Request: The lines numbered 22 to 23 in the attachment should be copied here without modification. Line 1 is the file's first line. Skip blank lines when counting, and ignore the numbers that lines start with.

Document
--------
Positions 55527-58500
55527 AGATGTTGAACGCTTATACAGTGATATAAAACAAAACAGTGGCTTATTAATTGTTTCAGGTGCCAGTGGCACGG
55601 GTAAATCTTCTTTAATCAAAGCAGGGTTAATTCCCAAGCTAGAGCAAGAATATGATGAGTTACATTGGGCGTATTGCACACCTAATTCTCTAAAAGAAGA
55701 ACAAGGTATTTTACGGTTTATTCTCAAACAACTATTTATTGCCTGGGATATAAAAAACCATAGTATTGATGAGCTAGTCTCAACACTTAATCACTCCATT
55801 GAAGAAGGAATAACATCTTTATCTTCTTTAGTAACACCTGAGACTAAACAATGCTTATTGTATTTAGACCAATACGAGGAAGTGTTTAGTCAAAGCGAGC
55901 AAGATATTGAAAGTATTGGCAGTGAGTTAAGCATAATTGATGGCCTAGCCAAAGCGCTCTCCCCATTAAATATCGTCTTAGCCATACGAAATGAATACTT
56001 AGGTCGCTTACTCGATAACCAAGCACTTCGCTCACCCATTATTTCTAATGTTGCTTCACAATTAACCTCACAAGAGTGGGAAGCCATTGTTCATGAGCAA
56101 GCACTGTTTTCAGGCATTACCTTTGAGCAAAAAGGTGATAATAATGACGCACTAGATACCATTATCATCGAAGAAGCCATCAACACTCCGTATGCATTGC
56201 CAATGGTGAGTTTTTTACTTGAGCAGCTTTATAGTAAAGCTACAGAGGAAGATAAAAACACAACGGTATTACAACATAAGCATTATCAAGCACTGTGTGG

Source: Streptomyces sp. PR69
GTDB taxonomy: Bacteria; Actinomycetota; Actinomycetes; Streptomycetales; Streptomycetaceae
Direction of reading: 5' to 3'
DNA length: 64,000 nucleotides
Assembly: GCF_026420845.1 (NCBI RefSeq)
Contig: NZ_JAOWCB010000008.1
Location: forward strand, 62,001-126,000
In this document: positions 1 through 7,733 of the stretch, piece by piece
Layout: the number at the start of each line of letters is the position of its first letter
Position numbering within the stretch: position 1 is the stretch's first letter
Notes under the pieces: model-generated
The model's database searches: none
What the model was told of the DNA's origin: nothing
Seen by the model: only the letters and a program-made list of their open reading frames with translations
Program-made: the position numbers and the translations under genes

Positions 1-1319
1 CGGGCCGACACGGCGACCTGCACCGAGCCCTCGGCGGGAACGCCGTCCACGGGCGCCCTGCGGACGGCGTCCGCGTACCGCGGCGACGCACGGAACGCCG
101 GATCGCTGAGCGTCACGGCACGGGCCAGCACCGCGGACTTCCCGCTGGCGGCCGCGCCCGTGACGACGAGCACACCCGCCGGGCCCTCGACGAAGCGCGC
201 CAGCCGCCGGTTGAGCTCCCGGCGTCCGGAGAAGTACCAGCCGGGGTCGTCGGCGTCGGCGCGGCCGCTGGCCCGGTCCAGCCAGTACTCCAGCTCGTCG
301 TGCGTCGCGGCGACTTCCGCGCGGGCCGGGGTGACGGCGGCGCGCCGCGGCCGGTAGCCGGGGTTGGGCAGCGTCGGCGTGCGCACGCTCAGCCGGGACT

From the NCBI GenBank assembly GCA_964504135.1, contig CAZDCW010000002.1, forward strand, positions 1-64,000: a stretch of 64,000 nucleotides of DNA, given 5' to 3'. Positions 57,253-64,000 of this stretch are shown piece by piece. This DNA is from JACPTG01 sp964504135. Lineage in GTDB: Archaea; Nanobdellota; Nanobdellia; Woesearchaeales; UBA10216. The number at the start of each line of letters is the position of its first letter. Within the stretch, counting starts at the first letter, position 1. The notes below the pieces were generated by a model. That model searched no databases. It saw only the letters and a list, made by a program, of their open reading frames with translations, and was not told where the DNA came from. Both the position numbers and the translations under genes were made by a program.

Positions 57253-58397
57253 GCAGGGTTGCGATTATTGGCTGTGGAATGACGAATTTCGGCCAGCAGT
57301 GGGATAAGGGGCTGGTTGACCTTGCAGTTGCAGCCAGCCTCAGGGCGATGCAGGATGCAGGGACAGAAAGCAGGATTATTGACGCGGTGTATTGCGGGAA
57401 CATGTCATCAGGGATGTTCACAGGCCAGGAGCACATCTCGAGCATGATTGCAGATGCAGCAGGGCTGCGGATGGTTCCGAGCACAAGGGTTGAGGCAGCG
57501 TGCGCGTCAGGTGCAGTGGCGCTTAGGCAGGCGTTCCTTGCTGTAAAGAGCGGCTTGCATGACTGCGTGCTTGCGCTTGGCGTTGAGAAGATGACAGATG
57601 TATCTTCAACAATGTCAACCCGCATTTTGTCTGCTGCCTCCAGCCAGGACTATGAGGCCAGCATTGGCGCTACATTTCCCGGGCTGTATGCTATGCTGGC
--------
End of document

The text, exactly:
What the model was told of the DNA's origin: nothing
Seen by the model: only the letters and a program-made list of their open reading frames with translations